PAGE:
Tips for how to become a successful sportswriter



Column by Brandon Stephens. Email [email protected].

You could have had class, you could have been a contender, you could have been somebody … but instead, you’re an unknown sportswriter.

I know this from experience, because I’m an unknown sportswriter myself. I’ve always wanted to be a sportswriter. Sports have been a part of my life for as long as I have been alive, and I’m hopeful that I can use this familiarity to become more than just a face in the crowd. I totally understand how you’d feel about your lack of success.

Now, can this anonymity be remedied? Of course it can! It will take hard work, determination and perseverance on your part, but if you’re willing to put in the effort, you can be a successful sportswriter.

So, how do you go about being successful at such a task?

Well, I asked the writers themselves for helpful hints on how to be good at sportswriting. Three tips could be especially helpful for all of us aspiring sports journalists: be involved, be observant, and be ready for anything.

First, you must get your name out there for the world to see. “Experience is the best asset,” says David Schuh, softball writer for the Kernel. “Think about it; if two sports journalism students graduate, and one has a 3.9 GPA and no writing but the other has a 3.4 GPA with really good, published work, who will the employer prefer? They’ll want the student who has experience and is proven in the field. The more you’re involved, the better off you are.”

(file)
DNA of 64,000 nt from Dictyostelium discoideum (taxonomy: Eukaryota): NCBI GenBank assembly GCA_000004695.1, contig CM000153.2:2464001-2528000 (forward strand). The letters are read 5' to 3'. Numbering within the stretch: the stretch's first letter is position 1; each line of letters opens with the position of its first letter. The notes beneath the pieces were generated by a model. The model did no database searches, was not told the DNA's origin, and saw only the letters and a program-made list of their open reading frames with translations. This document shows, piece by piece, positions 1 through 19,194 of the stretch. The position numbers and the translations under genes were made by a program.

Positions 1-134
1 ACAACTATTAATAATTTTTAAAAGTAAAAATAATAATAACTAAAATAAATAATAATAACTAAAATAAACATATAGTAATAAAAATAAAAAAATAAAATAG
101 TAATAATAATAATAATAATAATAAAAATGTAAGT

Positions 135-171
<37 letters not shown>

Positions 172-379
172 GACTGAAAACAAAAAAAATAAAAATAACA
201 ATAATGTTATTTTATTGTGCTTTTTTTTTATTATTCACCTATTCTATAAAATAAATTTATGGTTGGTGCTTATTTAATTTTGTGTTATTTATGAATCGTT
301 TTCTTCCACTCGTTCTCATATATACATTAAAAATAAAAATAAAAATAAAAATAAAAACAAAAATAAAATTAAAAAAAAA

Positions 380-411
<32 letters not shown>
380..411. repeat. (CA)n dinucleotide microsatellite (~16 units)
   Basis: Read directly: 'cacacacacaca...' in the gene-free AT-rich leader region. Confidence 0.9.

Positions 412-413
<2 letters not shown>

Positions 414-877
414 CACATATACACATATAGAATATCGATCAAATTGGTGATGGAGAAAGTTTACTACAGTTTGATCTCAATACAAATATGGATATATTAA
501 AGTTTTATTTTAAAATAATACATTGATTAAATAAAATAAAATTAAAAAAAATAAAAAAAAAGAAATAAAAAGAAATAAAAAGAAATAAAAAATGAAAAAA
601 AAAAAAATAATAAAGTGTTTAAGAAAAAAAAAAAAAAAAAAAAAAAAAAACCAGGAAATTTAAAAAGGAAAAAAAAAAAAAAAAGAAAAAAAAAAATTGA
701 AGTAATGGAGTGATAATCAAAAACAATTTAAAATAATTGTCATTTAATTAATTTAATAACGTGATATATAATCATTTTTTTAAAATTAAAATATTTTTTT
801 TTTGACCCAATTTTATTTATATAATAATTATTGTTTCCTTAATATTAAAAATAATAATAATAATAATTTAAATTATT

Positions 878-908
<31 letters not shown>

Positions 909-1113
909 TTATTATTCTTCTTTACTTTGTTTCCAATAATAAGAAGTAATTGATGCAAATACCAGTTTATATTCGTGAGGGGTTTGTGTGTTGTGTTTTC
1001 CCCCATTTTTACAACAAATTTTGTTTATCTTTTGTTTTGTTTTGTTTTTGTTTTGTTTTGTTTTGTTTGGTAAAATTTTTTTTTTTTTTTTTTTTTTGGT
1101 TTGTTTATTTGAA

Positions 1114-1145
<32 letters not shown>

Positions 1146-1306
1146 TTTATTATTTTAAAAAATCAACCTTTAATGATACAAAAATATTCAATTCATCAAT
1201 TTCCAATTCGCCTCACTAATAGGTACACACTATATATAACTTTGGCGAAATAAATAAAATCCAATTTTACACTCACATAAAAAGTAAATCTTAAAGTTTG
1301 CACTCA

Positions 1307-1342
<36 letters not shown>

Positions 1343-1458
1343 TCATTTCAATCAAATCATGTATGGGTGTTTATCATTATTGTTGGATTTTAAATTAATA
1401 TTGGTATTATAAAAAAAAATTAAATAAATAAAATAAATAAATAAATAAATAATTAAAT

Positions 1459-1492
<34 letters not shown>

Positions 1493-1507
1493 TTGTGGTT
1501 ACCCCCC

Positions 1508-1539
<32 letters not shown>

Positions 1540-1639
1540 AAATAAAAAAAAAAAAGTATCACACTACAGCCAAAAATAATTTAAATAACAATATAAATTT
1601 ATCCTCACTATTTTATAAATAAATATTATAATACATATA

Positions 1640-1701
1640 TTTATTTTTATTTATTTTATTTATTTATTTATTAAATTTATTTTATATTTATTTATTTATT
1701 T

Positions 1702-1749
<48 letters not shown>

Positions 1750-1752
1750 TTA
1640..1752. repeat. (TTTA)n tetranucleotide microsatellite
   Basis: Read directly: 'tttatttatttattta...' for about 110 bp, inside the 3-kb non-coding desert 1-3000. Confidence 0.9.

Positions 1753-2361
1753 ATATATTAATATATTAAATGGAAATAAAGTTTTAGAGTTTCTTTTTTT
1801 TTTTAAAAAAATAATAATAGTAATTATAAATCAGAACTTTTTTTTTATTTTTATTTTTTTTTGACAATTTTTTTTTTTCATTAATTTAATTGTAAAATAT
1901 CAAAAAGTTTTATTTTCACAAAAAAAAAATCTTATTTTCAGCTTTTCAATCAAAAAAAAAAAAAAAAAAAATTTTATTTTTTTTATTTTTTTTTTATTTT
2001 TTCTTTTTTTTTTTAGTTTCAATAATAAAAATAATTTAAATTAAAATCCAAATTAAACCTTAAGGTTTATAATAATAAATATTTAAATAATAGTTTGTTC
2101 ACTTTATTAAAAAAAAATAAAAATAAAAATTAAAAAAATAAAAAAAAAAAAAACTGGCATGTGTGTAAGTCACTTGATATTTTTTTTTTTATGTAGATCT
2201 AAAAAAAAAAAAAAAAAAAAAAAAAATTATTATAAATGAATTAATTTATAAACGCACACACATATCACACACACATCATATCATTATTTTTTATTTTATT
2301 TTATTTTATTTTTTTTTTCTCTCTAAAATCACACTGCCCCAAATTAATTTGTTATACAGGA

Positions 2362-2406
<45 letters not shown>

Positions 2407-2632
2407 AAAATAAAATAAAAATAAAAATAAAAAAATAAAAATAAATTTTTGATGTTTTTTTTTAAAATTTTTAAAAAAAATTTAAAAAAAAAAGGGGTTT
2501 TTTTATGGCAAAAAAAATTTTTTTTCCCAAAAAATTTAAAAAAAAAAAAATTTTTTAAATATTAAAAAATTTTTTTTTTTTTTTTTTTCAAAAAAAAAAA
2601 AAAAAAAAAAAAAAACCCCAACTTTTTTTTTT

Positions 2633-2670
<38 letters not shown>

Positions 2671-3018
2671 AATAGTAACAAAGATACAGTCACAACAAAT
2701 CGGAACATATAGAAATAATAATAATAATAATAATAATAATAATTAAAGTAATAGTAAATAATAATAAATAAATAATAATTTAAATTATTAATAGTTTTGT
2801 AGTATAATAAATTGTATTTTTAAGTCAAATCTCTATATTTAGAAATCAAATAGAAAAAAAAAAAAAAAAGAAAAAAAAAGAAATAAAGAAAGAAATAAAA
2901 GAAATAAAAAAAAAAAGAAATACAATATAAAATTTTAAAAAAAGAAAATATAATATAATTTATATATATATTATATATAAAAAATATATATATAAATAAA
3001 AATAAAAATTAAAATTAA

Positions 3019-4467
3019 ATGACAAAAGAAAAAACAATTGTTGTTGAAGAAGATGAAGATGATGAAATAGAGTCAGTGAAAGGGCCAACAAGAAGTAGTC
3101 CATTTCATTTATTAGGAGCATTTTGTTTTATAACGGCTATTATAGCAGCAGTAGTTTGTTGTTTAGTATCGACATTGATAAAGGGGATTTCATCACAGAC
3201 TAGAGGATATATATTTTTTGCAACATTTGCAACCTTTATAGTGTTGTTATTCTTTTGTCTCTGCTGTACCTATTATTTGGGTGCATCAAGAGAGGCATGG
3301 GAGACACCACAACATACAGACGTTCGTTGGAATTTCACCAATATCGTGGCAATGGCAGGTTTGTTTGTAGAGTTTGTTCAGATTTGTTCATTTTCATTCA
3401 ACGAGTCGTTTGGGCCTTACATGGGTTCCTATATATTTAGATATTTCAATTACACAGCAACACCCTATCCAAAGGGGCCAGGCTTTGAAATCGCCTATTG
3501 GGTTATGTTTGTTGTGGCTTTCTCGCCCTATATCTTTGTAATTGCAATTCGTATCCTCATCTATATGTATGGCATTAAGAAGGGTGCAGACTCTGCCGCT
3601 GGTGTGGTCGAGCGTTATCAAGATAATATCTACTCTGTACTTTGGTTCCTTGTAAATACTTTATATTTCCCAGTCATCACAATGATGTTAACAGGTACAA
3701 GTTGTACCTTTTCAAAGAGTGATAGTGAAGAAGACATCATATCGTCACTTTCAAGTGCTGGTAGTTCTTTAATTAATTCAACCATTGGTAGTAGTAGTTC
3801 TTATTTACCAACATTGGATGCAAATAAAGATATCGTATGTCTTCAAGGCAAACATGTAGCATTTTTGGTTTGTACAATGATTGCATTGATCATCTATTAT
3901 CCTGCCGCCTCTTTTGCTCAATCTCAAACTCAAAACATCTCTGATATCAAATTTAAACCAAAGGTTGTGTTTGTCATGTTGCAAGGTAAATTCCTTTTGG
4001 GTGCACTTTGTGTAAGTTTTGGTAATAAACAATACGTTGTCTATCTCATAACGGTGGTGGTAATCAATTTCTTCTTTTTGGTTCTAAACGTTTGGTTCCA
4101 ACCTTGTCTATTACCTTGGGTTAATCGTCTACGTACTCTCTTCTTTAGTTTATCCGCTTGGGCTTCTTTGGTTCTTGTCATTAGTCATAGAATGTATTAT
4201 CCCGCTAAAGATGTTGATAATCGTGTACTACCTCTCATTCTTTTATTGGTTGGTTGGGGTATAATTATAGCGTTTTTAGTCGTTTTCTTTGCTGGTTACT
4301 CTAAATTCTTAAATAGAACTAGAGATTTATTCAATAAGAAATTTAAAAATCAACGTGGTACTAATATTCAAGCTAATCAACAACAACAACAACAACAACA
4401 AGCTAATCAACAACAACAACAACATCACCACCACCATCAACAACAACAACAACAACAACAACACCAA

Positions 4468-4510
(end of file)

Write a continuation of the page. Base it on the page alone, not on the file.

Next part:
Second, you must be observant beyond simply watching the game and you must look for more significance within the games. Aaron Smith, managing editor and Kentucky Wildcat basketball beat writer for the Kernel, says that you need to look for “the significance of a particular statistic or a particular shot,” but he is quick to note that this is not an easy task. “It takes a lot of work and insight to try to get fans a deeper level of understanding, which is what they want,” Smith said.

Finally, you must take any opportunity that you can get as an aspiring sportswriter. Ethan Levine will be the full-time head sports editor of the Kentucky Kernel next year, but it took hard work and a lot of smaller jobs to get to that point.

“When I began at the Kernel, I was asked to write on men’s tennis,” Levine says. “And I won’t lie, it really sucked.” But Levine worked with enthusiasm on his task and found himself moving up into the bigger sports before taking on baseball this spring. Now, he’s looking at becoming the head sports editor and football beat writer of the Kernel.

“Take any opportunity, no matter how small, to show what you can do and to get yourself into the sportswriting field,” Levine says.